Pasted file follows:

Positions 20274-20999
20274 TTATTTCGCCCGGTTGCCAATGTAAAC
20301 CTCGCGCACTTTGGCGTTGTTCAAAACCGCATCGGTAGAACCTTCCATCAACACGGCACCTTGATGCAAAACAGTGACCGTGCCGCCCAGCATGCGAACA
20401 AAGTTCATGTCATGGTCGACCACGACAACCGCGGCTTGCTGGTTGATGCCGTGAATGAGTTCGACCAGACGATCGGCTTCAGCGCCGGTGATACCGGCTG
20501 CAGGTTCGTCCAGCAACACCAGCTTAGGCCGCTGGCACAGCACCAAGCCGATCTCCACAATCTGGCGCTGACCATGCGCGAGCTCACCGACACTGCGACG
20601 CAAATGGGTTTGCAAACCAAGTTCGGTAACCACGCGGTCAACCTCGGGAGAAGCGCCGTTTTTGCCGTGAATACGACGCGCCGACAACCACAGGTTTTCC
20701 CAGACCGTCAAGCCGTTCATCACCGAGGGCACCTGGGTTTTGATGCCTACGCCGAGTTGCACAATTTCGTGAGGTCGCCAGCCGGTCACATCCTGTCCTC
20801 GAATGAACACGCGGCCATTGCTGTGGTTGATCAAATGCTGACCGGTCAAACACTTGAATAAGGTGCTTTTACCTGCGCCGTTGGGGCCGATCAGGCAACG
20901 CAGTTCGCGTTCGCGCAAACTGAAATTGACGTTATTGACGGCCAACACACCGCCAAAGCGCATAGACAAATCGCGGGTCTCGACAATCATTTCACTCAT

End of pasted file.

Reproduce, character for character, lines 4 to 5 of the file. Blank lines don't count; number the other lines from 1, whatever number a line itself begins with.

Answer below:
20401 AAGTTCATGTCATGGTCGACCACGACAACCGCGGCTTGCTGGTTGATGCCGTGAATGAGTTCGACCAGACGATCGGCTTCAGCGCCGGTGATACCGGCTG
20501 CAGGTTCGTCCAGCAACACCAGCTTAGGCCGCTGGCACAGCACCAAGCCGATCTCCACAATCTGGCGCTGACCATGCGCGAGCTCACCGACACTGCGACG